Formula 292 FastTech (600HP!) 0-30 19.4 seconds Time to plane: 9.2 seconds Top Speed: 70mph
    Baja 20 Outlaw (260HP 5L): 0-30 8.6 seconds Time to plane: 3.9 Seconds Top Speed: 62.4mph
    Baja 35 Poker Run Edition (1000HP!!!): 0-30 7.6Seconds Time to plane: 4.6 Seconds Top speed: 85.1mph

    It's not even close. A top speed nearing 60mph for a lake boat is way more than enough, so which do you do more often: Accellerate or hit top speed? I'll trade a touch of top end for massive accelleration!

    5. Driftwood in the river doesn't mean a bent prop. If you boat in rivers and lakes you'll appreciate not having to panic if a 2" diameter stick is in your path.

    If I lived in Miami I might get a big Baja or something, but if your boating is mainly rivers and lakes a Jet boat has everything you'd want.

    As for PEAK fuel economy:

    Sportster 150 SCIC (215hp): 4.62MPG at 27MPH
    Caravelle 187LS (190HP, closest config I could find): 3.99MPG at 23.8MPH
    Baja 20 Outlaw (265HP): 3.74MPG at 31.6MPH
    Last edited by Armand28; 07-11-2007 at 01:32 PM.

  6. #6

    Join Date
    Jun 2007
    Stevenson Ranch CA. & LHC
    Bolt this on to your boat:

  7. #7
    I purchased my boat because it is fast, handles on rails, and can go where proped boats cannot.. IMO prop boats are boring in comparison!

    THis thing is a blast, it whips donuts and figure 8s all day long and even has a radio and a built in cooler..

  8. #8

    Join Date
    May 2007
    Northern VA
    the only way id own a jetboat is if someone gave it to me. jk

    my main complaint with jetboats is docking them. they just plain suck and have no handling at low speed.

    on the low draft thing...i dont see much of an advantage, because these new seadoo jetboats suck up rocks, sticks whatever if youre in shallow water and then youre stuck going idle speed because you need a new wear ring. and if you ride in an area with a lot of seaweed youre constantly cleaning the pump out.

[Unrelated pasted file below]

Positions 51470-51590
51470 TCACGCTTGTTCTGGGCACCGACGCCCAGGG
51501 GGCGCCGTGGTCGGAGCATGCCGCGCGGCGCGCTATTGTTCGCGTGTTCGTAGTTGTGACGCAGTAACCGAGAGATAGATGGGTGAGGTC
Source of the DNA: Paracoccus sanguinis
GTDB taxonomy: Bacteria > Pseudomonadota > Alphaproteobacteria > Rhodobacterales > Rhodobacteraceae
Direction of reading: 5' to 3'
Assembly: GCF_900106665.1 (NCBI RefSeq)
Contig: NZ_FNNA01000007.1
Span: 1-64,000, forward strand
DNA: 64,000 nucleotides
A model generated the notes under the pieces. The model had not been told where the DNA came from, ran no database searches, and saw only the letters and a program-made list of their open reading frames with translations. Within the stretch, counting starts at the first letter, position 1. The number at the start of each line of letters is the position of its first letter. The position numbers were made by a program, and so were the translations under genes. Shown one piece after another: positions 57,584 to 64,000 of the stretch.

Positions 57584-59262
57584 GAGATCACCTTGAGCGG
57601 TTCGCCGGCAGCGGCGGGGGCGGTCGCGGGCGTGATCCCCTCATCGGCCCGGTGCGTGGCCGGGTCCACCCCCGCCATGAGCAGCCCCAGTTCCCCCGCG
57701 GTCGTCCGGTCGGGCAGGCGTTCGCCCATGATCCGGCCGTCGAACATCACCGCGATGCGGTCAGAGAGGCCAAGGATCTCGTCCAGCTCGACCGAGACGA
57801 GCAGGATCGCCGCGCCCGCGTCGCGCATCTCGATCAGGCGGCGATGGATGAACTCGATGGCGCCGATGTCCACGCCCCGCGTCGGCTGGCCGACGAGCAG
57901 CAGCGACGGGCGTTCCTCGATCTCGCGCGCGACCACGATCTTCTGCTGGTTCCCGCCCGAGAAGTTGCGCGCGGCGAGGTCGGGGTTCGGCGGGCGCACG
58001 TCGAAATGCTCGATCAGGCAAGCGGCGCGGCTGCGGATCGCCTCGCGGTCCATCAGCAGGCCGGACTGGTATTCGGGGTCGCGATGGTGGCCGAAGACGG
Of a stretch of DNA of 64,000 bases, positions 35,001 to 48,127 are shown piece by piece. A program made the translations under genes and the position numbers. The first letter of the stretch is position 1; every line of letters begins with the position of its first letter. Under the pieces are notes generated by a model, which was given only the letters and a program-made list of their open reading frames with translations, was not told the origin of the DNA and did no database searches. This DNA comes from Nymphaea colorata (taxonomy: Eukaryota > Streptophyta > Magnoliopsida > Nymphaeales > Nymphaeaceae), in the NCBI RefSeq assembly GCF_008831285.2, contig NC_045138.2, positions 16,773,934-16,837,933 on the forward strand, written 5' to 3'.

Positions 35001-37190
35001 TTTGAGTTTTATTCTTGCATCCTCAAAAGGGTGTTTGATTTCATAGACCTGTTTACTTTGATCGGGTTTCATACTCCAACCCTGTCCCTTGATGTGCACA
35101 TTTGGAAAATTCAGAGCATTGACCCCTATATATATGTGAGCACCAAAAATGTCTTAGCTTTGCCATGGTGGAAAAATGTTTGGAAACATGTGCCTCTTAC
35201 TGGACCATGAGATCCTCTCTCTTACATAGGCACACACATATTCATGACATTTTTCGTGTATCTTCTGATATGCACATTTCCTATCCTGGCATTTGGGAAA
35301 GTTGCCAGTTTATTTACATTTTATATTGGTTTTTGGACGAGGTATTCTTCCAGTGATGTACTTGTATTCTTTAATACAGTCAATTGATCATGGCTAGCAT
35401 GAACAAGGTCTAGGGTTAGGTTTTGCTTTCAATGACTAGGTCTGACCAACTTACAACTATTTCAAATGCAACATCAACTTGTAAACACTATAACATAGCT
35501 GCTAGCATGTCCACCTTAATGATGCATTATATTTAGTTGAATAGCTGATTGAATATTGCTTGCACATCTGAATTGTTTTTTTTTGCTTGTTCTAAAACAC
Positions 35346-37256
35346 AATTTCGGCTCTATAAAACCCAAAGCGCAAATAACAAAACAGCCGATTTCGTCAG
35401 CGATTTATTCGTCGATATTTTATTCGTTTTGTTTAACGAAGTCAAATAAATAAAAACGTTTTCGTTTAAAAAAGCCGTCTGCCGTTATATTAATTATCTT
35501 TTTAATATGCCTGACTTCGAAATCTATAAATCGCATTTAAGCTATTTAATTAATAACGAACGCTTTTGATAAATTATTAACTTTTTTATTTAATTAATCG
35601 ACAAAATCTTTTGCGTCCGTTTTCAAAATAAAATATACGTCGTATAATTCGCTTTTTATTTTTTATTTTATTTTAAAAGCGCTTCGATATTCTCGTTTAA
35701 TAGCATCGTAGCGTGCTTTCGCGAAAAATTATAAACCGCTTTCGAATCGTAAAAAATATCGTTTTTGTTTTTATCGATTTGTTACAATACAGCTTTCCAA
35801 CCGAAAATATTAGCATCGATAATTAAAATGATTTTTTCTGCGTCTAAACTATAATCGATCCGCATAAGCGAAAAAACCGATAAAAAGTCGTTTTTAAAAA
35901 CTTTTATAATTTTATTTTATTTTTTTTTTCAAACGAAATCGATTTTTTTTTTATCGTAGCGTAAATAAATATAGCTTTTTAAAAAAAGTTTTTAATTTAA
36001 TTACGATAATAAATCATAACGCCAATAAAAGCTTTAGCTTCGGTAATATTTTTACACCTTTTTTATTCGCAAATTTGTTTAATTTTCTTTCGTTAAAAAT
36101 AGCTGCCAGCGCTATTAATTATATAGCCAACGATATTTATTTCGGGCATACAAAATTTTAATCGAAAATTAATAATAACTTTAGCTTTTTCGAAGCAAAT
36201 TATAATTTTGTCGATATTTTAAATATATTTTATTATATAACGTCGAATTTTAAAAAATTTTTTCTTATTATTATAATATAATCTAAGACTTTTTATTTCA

i will concede the little 150s are fun, they are like a big jetski, but id only own one if i had everyother toy in the world and had some extra cash to spend. as my only boat i wouldnt really like it.

    and fyi baja boats suck, i wouldnt compare anything to a baja ( they are attractive on the price though)

  9. #9

    Join Date
    Jun 2007
    Stevenson Ranch CA. & LHC
    A jetboat will never obtain top speeds that a stern drive boat will. Never!

    Jet boats are only good to a certain length and weight, then the pumps just cannot push the mass.

    They are great for smaller boats though.

    They just will never achieve what something like this will:

    But that motor and drive combo is worth more than a Yamaha or seadoo jet boat alone.

    All depends on your boating needs.. and cash flow.

  10. #10
    Kaybat's Avatar
    Join Date
    Aug 2005
    Ormond Beach,fl
    Thats the ONLY complaint I have about my jetboat is around docks....low speed manuevering kind of sucks(imo)...put these on and it helped